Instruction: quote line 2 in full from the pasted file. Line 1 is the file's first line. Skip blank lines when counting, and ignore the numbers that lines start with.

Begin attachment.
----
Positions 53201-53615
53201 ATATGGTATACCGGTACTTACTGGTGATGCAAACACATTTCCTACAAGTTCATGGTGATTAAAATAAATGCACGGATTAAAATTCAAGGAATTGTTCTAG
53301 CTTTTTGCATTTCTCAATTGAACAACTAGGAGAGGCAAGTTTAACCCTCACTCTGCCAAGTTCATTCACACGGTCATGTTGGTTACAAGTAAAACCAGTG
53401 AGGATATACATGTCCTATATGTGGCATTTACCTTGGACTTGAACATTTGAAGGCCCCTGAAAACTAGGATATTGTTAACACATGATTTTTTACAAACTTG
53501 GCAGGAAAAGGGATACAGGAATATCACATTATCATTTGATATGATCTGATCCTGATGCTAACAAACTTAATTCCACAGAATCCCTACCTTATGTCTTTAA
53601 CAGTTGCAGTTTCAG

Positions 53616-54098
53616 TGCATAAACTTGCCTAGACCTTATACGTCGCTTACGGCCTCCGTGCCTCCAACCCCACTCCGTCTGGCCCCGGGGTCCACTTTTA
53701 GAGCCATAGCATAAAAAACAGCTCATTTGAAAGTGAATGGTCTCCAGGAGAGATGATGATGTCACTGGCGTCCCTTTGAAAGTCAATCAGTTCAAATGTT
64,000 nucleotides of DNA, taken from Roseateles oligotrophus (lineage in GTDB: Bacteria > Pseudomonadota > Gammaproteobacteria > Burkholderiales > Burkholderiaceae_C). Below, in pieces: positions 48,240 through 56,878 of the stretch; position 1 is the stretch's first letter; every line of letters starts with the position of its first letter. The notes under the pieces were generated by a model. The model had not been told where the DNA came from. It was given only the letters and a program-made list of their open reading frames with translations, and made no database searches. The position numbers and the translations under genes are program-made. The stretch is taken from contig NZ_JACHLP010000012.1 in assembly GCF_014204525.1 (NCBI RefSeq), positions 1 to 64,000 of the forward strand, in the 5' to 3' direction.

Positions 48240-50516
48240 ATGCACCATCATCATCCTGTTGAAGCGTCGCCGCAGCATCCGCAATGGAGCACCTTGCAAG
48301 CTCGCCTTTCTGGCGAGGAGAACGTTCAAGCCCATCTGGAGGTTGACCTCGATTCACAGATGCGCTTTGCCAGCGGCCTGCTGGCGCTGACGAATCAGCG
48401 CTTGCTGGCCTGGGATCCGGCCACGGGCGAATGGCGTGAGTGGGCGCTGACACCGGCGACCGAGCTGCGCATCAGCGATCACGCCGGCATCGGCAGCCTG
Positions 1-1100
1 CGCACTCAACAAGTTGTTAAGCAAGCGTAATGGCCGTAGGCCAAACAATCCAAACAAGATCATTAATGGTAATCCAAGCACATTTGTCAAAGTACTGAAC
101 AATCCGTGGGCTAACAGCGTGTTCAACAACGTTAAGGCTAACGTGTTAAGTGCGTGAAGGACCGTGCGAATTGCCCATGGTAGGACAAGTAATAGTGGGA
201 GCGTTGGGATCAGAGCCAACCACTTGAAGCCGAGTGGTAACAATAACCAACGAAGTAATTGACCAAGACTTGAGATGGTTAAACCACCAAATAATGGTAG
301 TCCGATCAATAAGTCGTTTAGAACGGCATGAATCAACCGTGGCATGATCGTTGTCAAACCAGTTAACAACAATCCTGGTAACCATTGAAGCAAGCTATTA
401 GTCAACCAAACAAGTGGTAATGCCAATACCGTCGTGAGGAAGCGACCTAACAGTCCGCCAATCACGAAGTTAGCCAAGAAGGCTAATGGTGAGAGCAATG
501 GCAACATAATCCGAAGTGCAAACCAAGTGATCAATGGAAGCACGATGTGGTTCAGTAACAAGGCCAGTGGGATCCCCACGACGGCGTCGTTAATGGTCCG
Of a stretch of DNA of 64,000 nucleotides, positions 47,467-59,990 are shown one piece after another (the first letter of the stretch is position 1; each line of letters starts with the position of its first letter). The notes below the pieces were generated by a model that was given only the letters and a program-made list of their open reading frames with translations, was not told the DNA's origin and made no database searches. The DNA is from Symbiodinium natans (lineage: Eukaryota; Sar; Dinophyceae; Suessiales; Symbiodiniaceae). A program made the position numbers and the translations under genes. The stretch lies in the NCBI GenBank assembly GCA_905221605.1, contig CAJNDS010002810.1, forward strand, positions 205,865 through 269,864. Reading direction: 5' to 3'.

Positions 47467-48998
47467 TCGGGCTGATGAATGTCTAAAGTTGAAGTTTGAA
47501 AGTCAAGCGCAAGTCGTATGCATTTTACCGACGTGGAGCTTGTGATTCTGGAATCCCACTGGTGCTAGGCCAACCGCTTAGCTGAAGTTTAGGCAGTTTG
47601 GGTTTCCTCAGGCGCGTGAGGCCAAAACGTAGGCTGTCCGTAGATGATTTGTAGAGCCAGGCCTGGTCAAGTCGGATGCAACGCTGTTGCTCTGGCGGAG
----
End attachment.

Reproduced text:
53201 ATATGGTATACCGGTACTTACTGGTGATGCAAACACATTTCCTACAAGTTCATGGTGATTAAAATAAATGCACGGATTAAAATTCAAGGAATTGTTCTAG